A few weeks ago, Pfizer/BioNTech and Moderna applied for full FDA approval for their COVID-19 vaccines. The two pharmaceutical companies, along with Janssen of Johnson & Johnson, have been able to provide COVID vaccines to the American public due to Emergency Use Authorization (EUA) from the FDA.
With many questioning the safety of the vaccines and the EUA process, it felt pertinent to compile some information on the subject.
What is an Emergency Use Authorization for the COVID vaccine?
According to the FDA, EUA “may allow the use of unapproved medical products, or unapproved uses of approved medical products in an emergency to diagnose, treat, or prevent serious or life-threatening diseases or conditions when certain statutory criteria have been met, including that there are no adequate, approved, and available alternatives.”
It is important to note that one of said criteria are clinical trials and studies. This means they are still required for emergency use authorization and are only valid if conducted according to FDA standards.
Dr. William Moss, the executive director of the International Vaccine Access Center at Johns Hopkins Bloomberg School of Public Health, spoke about some of the differences between EUA and full approval in an interview with ABC News.
Moss told ABC that while “both authorization and approval are rigorous processes that look at the safety and efficacy of a vaccine,” time is a key factor. Authorization requires “at least two months of follow-up data from phase 3 clinical trials” whereas approval needs at least six months of follow-up.
“We have more data on vaccine safety than with any other vaccine, even before the review of the full approval,” Moss said.
This phase 3 Moss mentions is where a vaccine is administered to thousands of participants from broad demographic groups in randomized, controlled clinical trials. Because of emergency declarations, some testing steps were done on overlapping schedules rather than consecutively.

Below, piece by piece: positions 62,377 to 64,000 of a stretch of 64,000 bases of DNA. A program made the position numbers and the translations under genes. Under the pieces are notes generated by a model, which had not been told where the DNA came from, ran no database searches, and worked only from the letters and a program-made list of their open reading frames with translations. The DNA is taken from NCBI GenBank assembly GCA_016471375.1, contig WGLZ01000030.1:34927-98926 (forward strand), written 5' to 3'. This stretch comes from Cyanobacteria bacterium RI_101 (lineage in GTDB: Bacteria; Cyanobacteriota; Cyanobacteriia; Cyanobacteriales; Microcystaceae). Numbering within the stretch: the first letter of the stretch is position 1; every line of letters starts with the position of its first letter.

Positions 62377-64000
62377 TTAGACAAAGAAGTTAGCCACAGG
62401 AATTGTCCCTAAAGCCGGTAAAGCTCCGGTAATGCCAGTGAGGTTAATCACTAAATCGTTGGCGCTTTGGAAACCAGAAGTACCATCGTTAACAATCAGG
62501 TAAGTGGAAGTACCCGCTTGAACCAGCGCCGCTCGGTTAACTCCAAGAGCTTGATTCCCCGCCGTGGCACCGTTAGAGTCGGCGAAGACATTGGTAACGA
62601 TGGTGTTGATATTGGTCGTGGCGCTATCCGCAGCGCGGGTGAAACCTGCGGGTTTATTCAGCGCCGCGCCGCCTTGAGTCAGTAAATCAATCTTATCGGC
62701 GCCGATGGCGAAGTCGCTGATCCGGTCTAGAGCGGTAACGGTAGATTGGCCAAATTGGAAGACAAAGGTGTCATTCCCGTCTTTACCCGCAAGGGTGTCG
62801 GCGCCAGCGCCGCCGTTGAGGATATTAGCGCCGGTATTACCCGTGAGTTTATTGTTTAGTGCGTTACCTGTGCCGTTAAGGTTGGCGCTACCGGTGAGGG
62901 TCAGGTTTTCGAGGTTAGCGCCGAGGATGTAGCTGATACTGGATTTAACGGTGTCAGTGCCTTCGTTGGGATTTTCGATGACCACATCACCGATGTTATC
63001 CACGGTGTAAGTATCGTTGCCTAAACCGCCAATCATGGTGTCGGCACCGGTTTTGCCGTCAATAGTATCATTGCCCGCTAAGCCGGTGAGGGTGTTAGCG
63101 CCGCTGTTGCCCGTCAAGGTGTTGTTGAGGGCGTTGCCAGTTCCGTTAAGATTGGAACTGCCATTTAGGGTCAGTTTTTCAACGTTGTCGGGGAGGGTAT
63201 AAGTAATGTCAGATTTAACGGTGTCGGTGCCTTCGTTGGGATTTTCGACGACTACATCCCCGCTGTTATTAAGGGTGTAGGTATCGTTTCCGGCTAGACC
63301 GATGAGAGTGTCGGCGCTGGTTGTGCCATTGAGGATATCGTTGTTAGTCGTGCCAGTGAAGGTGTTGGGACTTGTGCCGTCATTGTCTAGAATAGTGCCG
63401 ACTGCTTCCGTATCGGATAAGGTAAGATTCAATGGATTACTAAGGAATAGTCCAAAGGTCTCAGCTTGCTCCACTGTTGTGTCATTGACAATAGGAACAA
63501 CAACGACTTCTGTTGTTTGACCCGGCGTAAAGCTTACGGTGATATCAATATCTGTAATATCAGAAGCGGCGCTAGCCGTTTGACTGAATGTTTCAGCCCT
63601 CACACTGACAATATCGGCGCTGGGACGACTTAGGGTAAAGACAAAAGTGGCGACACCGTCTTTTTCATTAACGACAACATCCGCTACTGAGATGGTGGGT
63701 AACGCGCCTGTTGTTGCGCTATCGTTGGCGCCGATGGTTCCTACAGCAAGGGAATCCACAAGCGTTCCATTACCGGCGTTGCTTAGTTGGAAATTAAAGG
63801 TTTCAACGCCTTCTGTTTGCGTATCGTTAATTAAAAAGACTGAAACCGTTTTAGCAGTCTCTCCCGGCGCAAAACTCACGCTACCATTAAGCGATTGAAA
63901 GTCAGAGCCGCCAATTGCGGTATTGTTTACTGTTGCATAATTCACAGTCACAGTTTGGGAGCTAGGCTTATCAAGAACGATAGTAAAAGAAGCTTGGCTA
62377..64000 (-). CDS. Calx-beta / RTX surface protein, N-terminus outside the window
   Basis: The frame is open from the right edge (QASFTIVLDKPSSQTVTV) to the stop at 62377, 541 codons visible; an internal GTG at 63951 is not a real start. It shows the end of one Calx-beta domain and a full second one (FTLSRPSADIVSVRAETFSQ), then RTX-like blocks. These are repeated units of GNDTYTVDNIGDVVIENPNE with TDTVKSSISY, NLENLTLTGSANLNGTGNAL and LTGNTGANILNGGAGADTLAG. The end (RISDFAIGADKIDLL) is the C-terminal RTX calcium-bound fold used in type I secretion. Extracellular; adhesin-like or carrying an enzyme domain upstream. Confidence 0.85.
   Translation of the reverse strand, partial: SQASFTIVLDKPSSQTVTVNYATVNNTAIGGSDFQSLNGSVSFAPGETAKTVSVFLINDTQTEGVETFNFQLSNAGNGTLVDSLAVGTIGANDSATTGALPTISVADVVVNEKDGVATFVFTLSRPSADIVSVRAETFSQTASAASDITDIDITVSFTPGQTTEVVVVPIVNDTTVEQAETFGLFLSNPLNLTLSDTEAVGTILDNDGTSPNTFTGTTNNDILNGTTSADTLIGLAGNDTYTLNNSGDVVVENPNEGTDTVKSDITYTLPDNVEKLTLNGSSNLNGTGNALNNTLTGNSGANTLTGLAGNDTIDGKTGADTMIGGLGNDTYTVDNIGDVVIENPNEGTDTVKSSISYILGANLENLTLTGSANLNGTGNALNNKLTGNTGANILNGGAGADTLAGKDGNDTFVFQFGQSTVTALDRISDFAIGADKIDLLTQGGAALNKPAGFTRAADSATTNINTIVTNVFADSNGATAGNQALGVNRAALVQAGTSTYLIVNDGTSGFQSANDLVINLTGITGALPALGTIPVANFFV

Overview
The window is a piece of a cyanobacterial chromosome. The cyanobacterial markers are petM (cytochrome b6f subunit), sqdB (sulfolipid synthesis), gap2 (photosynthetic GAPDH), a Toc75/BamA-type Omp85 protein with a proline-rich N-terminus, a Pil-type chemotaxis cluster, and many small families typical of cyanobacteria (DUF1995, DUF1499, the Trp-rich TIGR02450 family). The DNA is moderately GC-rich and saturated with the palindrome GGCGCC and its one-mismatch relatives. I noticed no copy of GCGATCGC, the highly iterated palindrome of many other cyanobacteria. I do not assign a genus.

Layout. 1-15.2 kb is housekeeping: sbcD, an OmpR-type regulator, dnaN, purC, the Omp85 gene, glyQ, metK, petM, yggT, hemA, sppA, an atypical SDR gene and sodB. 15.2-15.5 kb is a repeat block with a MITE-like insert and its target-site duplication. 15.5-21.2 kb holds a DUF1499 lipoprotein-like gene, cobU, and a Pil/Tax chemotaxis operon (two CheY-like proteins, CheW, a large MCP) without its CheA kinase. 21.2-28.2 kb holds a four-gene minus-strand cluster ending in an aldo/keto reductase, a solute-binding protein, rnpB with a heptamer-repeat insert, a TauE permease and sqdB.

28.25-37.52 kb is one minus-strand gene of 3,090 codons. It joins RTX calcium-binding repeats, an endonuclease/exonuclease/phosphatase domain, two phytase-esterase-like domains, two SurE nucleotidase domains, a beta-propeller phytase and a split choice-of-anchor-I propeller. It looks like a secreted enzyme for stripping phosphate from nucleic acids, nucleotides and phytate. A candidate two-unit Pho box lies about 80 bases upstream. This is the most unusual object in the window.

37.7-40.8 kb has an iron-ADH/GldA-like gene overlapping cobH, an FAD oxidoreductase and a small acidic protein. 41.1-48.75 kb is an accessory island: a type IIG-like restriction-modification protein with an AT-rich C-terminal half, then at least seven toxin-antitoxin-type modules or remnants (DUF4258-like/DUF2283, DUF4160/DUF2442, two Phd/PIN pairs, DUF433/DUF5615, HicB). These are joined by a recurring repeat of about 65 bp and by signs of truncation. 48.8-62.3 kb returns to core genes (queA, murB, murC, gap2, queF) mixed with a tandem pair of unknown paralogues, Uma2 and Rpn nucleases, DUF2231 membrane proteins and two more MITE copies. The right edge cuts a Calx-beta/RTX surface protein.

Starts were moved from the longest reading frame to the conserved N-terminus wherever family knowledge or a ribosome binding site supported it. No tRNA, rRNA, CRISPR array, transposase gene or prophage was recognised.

Vaccine Truths & Myths
There are plenty of myths surrounding the COVID-19 vaccines, ranging from valid concerns to claims that sound like articles from The Onion: looking at you, magnet theory. The claim that the COVID-19 vaccine will magnetize the recipient is reminiscent of the late James Randi, magician and psychic skeptic, debunking claims of a magnetic man. For those unfamiliar, after applying some talcum powder, the so-called magnetic man could no longer stick metal objects to himself.
In terms of other, more reasonable claims, Johns Hopkins released a collection of myths being busted by two doctors. The whole piece is educational, but a common myth seen online is that the vaccine infects the recipient with COVID-19. The Johns Hopkins doctors refute this, writing:
“The two authorized mRNA vaccines instruct your cells to reproduce a protein that is part of the SARS-CoV-2 coronavirus, which helps your body recognize and fight the virus, if it comes along.”
Even Snohomish Health District (SnoHD) got in on this one, tweeting: “COVID-19 vaccines don’t give you COVID. The vaccines don’t contain the virus itself, so you cannot catch the virus from the vaccine.”
COVID-19 vaccines don't give you COVID. The vaccines don't contain the virus itself, so you cannot catch the virus from the vaccine. #vaxupsnoco
— SnoHD (@SnoHD) June 14, 2021
As of June 22, the CDC estimates that 150.5 million people—or roughly 53% of those 12 and older—are fully vaccinated throughout the US. SnoHD reports over 833,000 doses of COVID-19 vaccines administered and over 396,000 people being fully vaccinated. SnoHD estimated that 56% of those 12 or older are now fully vaccinated, putting Snohomish County slightly ahead of the national average.
Earlier this month, Governor Inslee announced a vaccine lottery in an effort to increase vaccination rates, as any vaccinated Washington State resident is eligible to win. However, the measure hasn’t appeared to have increased vaccination numbers, according to SnoHD Health Officer Dr. Chris Spitters during a Snohomish County Health Briefing.
“We are still seeing substantial numbers of people getting vaccinated, but it’s not the surge we had early on,” Snohomish County Executive said during the briefing.
“Early on, we got all the low hanging fruit and now we’re trying to reach the harder to reach people. People who are hesitant, less available to go to mass clinics… so naturally those numbers come down,” Dr. Spitters said. “But we still vaccinated 25,000 people last week. We want to see that continue.”